Small taxpayer got relief in past budgets, says Jaitley

Small taxpayer got relief in past budgets, says Jaitley

Small taxpayer got relief in past budgets, says Jaitley

Finance Minister Arun Jaitley today defended not giving away major relief to the middle class by saying the government has already done enough in the past Budget and will further provide succour in the future depending on fiscal space.

"India has a serious challenge in terms of compliances. India has a serious challenge in term of increasing the tax base and therefore if you analyse the sum total of the last 4-5 budgets that I have presented, systematically to the smaller taxpayer I have given relief almost in every Budget," he said.

Citing various major announcements done in the past, he said, when the government came within the exemption limit was raised from Rs 2 lakh, an additional exemption of Rs 50,000 on saving so Rs 1 lakh became Rs 1.5 lakh and another exemption Rs 50,000 for housing loan repayments raising it to Rs 2 lakh per year.

For professionals like doctors, lawyer, he said, the government made taxation simple for those having income up to Rs 50 lakh.

For such category of small taxpayer, income tax was levied on the 50 percent of their income and remaining 50 percent were considered as an expense under presumptive income scheme, he said at a post Budget event organised by Open magazine.

With regard to traders with a turnover of Rs 2 crore, he said 6 percent was taken as presumptive income and tax was calculated on that portion only.

Last year, the government reduced the tax on individual earning annual income up to 5 lakh from 10 percent to 5 percent lowest in the world, he said.

Pointing out that revenues are required for building infrastructure, protecting the border and social security, Jaitley said, "Today to reduce the tax base by saying the number of taxpayers is being reduced, you don't serve the larger national interest."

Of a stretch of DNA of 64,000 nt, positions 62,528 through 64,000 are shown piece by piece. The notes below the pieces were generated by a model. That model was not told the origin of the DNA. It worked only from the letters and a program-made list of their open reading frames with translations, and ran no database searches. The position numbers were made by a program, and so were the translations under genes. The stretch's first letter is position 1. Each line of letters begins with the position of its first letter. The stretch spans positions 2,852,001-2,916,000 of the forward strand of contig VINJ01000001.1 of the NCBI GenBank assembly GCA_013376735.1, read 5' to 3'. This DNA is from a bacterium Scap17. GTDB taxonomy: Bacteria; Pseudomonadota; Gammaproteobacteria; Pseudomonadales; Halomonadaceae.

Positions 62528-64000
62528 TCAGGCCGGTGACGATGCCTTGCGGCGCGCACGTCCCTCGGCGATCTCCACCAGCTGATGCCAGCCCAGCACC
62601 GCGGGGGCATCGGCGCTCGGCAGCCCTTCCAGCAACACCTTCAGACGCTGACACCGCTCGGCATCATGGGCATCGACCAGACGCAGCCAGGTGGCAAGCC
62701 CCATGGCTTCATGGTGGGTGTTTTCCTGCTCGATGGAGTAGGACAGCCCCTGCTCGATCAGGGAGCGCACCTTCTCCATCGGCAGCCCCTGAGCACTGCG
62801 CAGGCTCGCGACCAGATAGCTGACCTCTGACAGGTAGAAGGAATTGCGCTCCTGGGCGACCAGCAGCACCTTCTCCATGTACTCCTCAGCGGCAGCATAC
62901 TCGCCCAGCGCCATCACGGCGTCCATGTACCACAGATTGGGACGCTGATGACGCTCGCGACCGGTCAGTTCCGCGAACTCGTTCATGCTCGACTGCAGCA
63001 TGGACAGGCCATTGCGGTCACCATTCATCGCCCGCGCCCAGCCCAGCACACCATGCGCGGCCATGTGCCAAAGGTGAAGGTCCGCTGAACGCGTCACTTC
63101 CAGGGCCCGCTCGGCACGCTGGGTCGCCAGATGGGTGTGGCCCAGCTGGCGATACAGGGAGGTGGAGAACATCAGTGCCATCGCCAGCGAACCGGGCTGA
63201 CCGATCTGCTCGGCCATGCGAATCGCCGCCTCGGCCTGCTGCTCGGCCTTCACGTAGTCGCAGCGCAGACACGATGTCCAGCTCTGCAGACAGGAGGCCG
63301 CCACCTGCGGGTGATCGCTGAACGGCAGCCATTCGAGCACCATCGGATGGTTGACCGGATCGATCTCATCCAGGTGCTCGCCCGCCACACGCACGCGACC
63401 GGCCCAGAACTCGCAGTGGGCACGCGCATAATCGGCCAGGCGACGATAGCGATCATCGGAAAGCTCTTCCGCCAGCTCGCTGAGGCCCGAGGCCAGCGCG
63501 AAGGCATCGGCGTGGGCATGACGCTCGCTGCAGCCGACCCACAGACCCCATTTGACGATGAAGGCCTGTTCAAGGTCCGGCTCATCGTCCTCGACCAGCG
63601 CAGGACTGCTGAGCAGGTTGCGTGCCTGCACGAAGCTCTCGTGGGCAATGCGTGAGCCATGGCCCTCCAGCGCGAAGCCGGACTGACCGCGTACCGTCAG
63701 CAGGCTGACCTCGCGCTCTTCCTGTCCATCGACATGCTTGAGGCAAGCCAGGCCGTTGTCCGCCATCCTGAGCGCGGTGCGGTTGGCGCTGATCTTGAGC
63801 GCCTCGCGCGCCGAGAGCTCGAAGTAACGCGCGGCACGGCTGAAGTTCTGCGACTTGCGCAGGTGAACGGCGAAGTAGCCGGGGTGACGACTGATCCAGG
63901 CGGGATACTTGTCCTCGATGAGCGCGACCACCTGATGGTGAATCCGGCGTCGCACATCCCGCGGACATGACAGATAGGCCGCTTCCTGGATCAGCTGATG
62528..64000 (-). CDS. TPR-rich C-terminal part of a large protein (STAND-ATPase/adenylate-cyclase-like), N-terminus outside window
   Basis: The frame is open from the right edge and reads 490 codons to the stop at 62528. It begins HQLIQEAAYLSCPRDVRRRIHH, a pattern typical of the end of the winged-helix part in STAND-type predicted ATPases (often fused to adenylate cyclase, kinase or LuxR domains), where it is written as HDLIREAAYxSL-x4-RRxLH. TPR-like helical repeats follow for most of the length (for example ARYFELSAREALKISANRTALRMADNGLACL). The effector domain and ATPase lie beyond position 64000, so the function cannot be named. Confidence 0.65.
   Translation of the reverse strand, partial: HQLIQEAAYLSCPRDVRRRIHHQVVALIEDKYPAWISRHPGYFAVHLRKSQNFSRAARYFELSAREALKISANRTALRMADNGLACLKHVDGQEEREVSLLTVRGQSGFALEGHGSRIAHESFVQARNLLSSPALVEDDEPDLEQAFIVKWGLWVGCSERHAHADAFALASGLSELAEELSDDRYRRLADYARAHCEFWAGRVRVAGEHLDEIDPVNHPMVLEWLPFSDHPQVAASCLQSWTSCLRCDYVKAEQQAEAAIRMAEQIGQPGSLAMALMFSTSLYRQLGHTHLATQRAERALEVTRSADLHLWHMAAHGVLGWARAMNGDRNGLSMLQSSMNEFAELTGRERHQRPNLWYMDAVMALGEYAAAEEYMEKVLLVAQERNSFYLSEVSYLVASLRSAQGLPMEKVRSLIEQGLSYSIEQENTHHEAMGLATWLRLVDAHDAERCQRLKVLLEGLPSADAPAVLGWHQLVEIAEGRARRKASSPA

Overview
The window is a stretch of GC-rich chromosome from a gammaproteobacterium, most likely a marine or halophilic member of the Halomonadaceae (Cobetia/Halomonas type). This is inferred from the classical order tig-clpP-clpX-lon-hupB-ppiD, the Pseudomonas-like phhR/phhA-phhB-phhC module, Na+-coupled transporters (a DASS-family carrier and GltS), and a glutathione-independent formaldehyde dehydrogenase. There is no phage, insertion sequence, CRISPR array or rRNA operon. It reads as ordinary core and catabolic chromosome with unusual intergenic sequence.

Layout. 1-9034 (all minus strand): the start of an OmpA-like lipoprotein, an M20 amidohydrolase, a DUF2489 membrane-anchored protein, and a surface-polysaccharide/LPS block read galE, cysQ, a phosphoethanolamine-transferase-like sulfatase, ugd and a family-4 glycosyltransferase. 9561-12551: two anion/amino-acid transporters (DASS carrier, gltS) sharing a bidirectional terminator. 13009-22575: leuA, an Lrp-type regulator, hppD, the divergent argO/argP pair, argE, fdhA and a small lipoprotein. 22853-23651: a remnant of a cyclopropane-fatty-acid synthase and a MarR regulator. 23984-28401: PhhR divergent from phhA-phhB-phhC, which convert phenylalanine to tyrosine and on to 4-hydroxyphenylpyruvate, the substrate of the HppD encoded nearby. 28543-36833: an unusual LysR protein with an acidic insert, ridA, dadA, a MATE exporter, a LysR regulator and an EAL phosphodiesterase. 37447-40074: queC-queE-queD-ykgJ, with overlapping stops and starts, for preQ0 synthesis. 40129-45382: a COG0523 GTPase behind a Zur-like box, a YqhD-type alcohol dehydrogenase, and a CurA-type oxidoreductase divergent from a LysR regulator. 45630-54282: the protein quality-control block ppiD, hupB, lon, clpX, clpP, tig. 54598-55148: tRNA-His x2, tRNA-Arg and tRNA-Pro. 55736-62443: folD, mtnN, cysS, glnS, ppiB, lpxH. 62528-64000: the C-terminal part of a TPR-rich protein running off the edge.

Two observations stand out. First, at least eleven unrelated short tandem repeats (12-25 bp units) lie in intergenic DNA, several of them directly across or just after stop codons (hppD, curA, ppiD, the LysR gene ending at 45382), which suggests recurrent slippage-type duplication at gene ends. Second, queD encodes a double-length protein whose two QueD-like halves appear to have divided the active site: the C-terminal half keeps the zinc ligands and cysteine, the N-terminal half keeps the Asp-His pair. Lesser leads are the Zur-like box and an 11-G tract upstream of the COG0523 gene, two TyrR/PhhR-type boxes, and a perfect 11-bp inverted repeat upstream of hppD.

The government can serve the national interest by ensuring that people come within the tax net but the smaller body gave concessions in various ways so that they pay less, he said.

"I gave a comparative chart, people in salary circle end up paying up more than those in business and therefore there is a case for bringing back standard deduction ... I am sure there would be an opportunity to expand it further itself," he said.

On the crude oil prices' impact on fiscal maths, the Finance Minister said rising prices are a matter of concern but these are still within the comfort level of the government.

"I think India has got out of high inflation era and the inflation target of 4 percent plus minus 2 percent is a reasonable figure and it is achievable," he said.

The recent spike in inflation is mainly due to rise in vegetable prices, crude oil prices and allowance given to central government employees, he said.

Asked if the government has put consolidation of public sector banks on the back burner, the Finance Minister said he was committed on the consolidation of banks and privatisation of IDBI Bank by reducing the government stake below 50 per cent promised in the past Budget.

"I stand by both these announcements and will happen at the appropriate time once the financial health of the banks strengthen," he said.

Replying on meeting disinvestment target, the finance minister said this year was significant as it touched the figure of Rs 1 lakh crore.

"Rs 80,000 crore that I fixed for this year is fairly achievable (for 2018-19)," he said.

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